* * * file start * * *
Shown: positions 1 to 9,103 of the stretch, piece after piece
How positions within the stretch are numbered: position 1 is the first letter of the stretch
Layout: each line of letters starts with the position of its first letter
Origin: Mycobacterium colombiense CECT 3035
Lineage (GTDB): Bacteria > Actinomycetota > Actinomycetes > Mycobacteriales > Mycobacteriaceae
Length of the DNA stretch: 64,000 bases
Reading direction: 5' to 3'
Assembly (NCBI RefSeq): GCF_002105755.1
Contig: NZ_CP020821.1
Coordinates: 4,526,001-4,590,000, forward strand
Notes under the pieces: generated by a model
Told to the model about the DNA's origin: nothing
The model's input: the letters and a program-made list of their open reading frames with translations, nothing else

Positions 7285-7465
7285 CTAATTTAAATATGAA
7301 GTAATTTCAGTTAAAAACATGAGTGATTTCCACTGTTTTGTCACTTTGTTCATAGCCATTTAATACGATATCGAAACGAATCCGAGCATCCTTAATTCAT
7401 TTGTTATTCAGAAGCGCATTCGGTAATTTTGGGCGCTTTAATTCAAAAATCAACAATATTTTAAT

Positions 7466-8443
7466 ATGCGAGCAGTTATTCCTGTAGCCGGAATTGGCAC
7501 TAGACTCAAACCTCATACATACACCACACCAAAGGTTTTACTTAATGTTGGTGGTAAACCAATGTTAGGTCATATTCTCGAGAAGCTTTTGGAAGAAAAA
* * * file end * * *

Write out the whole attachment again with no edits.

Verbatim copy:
Shown: positions 1 to 9,103 of the stretch, piece after piece
How positions within the stretch are numbered: position 1 is the first letter of the stretch
Layout: each line of letters starts with the position of its first letter
Origin: Mycobacterium colombiense CECT 3035
Lineage (GTDB): Bacteria > Actinomycetota > Actinomycetes > Mycobacteriales > Mycobacteriaceae
Length of the DNA stretch: 64,000 bases
Reading direction: 5' to 3'
Assembly (NCBI RefSeq): GCF_002105755.1
Contig: NZ_CP020821.1
Coordinates: 4,526,001-4,590,000, forward strand
Notes under the pieces: generated by a model
Told to the model about the DNA's origin: nothing
The model's input: the letters and a program-made list of their open reading frames with translations, nothing else

Positions 7285-7465
7285 CTAATTTAAATATGAA
7301 GTAATTTCAGTTAAAAACATGAGTGATTTCCACTGTTTTGTCACTTTGTTCATAGCCATTTAATACGATATCGAAACGAATCCGAGCATCCTTAATTCAT
7401 TTGTTATTCAGAAGCGCATTCGGTAATTTTGGGCGCTTTAATTCAAAAATCAACAATATTTTAAT

Positions 7466-8443
7466 ATGCGAGCAGTTATTCCTGTAGCCGGAATTGGCAC
7501 TAGACTCAAACCTCATACATACACCACACCAAAGGTTTTACTTAATGTTGGTGGTAAACCAATGTTAGGTCATATTCTCGAGAAGCTTTTGGAAGAAAAA